Correspondent: Nick Harding.
Axbridge Caving Group have broken into the long lost Upper Canada Cave in Hutton, near Western-super-Mare.
The discovery of Upper Canada Cave came about during the quest for the lost cave of Hutton visited by Alexander Catcott in the 18th century.
The discovery of masses of bones helped Catcott with his book “A Treatise on the Deluge”, which described amongst many things the explanation for why so many animals obviously African in origin had ended up in the West of England. His ideas were of course wrong but nevertheless the caves that inspired his musings on the world were important to relocate for obvious historical reasons.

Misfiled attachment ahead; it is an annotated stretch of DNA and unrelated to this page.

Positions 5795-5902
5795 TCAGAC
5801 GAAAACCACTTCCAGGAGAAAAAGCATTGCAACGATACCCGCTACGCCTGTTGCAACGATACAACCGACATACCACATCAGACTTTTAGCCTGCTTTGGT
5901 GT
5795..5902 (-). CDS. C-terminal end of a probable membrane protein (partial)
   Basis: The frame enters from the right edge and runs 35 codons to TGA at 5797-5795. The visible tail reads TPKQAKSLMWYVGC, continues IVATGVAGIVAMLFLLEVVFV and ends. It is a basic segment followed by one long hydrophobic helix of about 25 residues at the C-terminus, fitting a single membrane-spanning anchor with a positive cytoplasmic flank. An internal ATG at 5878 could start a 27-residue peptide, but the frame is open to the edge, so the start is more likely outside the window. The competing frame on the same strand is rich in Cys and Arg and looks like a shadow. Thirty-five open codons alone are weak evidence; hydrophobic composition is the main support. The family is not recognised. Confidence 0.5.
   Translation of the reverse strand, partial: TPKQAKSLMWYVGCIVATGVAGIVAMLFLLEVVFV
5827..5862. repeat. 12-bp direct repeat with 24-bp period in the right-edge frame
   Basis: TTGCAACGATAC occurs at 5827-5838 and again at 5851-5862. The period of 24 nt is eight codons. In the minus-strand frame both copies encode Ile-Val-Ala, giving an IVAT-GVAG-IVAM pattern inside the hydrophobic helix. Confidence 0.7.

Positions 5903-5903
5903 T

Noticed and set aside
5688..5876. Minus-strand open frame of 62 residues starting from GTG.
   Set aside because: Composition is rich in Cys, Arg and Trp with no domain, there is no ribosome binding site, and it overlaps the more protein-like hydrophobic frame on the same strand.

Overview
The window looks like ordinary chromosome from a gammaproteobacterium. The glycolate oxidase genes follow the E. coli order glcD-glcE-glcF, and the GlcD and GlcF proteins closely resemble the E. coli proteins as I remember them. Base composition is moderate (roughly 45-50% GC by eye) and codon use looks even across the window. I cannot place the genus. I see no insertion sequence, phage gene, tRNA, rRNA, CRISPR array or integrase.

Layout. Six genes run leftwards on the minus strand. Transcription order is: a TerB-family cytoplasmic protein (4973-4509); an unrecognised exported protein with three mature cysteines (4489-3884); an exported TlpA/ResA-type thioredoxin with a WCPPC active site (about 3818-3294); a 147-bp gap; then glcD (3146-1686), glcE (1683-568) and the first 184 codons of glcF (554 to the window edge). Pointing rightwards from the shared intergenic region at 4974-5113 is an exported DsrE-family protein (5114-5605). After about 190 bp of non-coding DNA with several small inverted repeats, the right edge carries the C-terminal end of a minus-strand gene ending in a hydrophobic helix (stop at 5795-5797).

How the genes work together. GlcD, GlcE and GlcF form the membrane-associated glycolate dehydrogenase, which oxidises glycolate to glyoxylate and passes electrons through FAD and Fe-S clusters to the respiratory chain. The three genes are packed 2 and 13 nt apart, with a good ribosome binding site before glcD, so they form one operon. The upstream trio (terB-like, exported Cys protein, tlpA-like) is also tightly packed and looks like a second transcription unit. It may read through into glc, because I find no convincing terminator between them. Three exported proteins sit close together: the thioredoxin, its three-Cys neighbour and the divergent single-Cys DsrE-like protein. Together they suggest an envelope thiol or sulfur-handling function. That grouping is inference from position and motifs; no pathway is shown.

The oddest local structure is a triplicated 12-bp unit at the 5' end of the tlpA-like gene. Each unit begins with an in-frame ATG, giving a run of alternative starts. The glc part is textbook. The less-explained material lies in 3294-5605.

One of these caves, Loxton Cavern was rediscovered in 2003 and emphasis quickly shifted to the village of Hutton, just south of Weston-super-Mare shortly afterwards to locate Hutton Cavern. On the site chosen Bleadon Cavern had already been found in the 1970s and there was some speculation as to whether this was the lost Hutton Cavern. The upper sections of Upper Canada Cave had been dug open at that time but no way on could be found.
In 2007 the main passages of the system were discovered extending the cave deep into the hill. In April 2015 a breakthrough into the Glebe Series expanded the cave even more. Further research using old documentation, surveys, period letters and descriptions etc made it abundantly clear that Bleadon Cavern was indeed the lost Hutton Cavern and that Upper Canada Cave is the cave ‘40 yards west’ mentioned in the texts.
At present, following a strong draught at the lowest point in the Lower Glebe Series, intensive digging is attempting to extend the system further.
Upper Canada Cave is an Axbridge Caving Group dig. The main diggers, Alan Gray, Doug Harris, Ian Mildon and Nick Harding dig every Saturday, often with the help of regular guest diggers.